Golden Circle Tour – The Perfect Intro to Iceland
It has finally happened, I visited Iceland! *waits for the applause to finish* Thank you, thank you! If you’re a regular reader, you’ll know that it has always been a dream destination of mine. If not, let me tell you the story of a guy who had to do a paper on Northern Europe in high school and a colleague suggested writing about Iceland. “Pfff, Iceland, what is there to write about?” he asked ignorantly. Well a quick Google search and a hundred pages later, it’s been his dream ever since to see that breathtaking scenery Iceland has. Yes, that guy is me (thank you, Captain Obvious!).
What’s been stopping me all these years was the fact that nor me, nor my friends drive (shocked sounds all around) and everyone recommends driving yourself around the island. When I’d finally decided to go this year, I figured I would take those big tourist buses and at least I’d see the sights I wanted. Wrong! Enter BusTravel. When I found them, I realized they were exactly what I needed: smaller groups and a more intimate tour (not that intimate, jeez!), giving me enough time for photography – just like the one I did last year in the Scottish Highlands. Luckily, they are one of the few companies that have daily tours so I made a schedule of what I was interested in, considering the time and budget I had. And then came the opportunity to partner with them and I started counting the hours until I set foot in the land of fire and ice (2208 hours to go, 2207 hours to go…)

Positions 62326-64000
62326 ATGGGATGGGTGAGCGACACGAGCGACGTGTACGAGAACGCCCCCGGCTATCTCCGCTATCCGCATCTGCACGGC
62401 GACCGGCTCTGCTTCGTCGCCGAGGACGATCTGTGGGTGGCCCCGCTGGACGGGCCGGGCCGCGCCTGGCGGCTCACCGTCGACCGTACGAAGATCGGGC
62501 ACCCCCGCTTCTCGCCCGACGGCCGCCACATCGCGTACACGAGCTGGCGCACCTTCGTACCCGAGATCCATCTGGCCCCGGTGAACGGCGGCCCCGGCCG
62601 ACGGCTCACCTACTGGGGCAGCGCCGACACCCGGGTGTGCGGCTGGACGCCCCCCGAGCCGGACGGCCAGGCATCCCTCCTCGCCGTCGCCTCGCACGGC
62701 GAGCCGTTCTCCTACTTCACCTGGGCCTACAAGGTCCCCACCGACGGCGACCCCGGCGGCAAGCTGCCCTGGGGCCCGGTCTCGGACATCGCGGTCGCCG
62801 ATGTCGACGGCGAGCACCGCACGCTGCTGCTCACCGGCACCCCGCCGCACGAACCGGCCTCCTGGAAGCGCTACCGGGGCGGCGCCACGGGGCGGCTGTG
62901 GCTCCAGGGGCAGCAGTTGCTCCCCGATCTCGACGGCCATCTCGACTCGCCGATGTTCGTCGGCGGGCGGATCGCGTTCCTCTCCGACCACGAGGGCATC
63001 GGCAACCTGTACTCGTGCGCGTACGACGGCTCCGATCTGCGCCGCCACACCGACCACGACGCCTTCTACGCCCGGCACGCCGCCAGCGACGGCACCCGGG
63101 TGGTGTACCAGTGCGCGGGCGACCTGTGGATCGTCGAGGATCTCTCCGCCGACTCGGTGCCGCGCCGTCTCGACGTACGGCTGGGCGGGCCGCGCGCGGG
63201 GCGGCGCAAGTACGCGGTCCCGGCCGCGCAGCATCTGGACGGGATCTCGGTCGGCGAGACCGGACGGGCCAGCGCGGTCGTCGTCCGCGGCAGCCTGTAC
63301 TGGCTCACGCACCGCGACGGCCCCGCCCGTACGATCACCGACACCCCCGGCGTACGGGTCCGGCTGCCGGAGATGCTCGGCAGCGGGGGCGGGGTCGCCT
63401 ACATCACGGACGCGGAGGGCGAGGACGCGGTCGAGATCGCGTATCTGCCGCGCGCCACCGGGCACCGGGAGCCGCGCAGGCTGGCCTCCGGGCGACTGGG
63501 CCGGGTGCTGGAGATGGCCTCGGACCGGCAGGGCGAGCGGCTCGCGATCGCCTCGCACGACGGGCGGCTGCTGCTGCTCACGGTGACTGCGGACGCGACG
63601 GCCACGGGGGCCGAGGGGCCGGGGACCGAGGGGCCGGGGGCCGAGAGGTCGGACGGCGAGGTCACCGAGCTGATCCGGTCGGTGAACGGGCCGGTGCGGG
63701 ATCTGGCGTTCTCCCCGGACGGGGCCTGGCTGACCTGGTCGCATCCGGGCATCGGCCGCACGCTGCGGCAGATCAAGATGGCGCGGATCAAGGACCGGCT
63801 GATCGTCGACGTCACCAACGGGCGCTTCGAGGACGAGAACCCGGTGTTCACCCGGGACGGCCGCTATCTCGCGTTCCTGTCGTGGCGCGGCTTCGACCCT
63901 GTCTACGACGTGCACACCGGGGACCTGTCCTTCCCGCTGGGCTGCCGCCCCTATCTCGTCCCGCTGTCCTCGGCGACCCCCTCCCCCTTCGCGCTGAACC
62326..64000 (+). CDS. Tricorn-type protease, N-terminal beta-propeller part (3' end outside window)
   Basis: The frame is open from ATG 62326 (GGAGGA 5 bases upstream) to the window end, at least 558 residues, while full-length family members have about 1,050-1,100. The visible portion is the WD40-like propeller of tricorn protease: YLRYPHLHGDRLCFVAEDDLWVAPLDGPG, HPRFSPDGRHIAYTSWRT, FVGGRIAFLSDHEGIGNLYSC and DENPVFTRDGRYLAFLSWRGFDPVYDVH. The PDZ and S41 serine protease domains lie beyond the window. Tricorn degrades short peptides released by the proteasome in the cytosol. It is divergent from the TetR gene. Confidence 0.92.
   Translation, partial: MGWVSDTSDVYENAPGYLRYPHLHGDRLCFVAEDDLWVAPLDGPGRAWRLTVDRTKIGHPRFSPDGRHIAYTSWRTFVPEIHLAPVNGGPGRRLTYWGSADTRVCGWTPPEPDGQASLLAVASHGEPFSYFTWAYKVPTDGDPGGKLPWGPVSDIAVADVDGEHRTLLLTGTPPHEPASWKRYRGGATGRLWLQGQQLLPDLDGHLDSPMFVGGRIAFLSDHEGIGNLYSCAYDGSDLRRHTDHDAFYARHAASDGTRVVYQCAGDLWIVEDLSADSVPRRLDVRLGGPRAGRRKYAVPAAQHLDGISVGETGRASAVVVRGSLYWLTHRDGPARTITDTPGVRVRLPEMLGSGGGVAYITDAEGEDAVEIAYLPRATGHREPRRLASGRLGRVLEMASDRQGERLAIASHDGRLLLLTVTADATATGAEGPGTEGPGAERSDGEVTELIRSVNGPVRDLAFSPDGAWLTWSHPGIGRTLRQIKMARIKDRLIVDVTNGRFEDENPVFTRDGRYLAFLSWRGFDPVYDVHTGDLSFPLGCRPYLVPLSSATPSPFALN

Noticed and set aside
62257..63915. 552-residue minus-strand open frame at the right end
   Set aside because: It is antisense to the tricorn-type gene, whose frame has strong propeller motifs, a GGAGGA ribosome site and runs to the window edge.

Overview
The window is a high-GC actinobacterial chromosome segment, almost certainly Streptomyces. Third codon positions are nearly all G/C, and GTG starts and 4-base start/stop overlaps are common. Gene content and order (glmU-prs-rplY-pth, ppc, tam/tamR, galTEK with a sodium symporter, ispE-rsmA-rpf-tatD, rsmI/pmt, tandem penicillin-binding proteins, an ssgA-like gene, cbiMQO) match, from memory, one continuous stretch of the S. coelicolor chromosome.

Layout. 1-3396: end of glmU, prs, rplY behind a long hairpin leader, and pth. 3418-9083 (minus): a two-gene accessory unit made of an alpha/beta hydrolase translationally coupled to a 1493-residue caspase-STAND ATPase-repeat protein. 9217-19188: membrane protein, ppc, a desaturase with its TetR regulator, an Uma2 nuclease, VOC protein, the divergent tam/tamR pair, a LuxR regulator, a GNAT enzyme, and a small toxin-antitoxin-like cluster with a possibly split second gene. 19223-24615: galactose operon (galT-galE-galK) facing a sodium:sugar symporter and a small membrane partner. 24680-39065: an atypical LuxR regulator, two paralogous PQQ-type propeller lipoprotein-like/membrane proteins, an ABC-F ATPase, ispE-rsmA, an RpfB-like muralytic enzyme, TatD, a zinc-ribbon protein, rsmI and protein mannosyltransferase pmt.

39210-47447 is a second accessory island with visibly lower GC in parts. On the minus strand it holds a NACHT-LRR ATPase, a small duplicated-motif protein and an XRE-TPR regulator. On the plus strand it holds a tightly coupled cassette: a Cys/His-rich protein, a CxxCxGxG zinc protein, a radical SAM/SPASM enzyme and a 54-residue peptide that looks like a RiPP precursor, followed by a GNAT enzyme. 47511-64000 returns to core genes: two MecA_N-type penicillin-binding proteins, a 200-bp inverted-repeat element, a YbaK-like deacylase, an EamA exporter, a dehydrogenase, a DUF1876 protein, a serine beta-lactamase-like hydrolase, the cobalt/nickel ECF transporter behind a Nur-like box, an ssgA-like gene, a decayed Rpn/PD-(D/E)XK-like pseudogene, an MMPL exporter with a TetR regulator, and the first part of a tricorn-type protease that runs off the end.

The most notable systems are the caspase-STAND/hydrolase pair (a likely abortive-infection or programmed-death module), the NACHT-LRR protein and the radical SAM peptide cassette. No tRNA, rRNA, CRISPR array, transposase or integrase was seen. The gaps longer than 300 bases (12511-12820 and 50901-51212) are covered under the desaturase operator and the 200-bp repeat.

The first tour I did with them was the Golden Circle tour which turned out to be the perfect introduction to Iceland. It had a little bit of everything and even though I had read about all of the sights, seeing them in person was as thrilling as receiving presents from Santa when you were a kid. That feeling of excitement had only increased during the following days (and the weather got nicer too!), but if you have limited time or it’s your first visit to Iceland, the Golden Circle tour is an absolute must. I’ve bored you enough already, let me show you what I’m talking about.